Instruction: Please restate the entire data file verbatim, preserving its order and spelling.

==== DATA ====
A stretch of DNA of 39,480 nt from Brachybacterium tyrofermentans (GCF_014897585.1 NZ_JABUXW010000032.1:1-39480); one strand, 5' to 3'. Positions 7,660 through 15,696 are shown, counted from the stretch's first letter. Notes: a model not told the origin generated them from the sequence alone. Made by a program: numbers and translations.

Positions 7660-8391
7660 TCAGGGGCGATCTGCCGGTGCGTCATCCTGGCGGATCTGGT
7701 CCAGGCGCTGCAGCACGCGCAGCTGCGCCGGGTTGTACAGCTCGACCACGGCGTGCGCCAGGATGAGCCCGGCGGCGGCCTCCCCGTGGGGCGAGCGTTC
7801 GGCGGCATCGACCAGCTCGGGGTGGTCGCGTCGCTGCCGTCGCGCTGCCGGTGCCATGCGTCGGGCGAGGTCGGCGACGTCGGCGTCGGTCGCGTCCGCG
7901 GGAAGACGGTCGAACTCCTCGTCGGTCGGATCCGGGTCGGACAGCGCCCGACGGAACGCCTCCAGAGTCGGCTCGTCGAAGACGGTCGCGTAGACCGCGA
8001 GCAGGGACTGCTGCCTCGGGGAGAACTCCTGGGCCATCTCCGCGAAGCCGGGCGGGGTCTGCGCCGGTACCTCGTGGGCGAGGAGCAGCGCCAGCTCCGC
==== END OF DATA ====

A stretch of DNA of 39,480 nt from Brachybacterium tyrofermentans (GCF_014897585.1 NZ_JABUXW010000032.1:1-39480); one strand, 5' to 3'. Positions 7,660 through 15,696 are shown, counted from the stretch's first letter. Notes: a model not told the origin generated them from the sequence alone. Made by a program: numbers and translations.

Positions 7660-8391
7660 TCAGGGGCGATCTGCCGGTGCGTCATCCTGGCGGATCTGGT
7701 CCAGGCGCTGCAGCACGCGCAGCTGCGCCGGGTTGTACAGCTCGACCACGGCGTGCGCCAGGATGAGCCCGGCGGCGGCCTCCCCGTGGGGCGAGCGTTC
7801 GGCGGCATCGACCAGCTCGGGGTGGTCGCGTCGCTGCCGTCGCGCTGCCGGTGCCATGCGTCGGGCGAGGTCGGCGACGTCGGCGTCGGTCGCGTCCGCG
7901 GGAAGACGGTCGAACTCCTCGTCGGTCGGATCCGGGTCGGACAGCGCCCGACGGAACGCCTCCAGAGTCGGCTCGTCGAAGACGGTCGCGTAGACCGCGA
8001 GCAGGGACTGCTGCCTCGGGGAGAACTCCTGGGCCATCTCCGCGAAGCCGGGCGGGGTCTGCGCCGGTACCTCGTGGGCGAGGAGCAGCGCCAGCTCCGC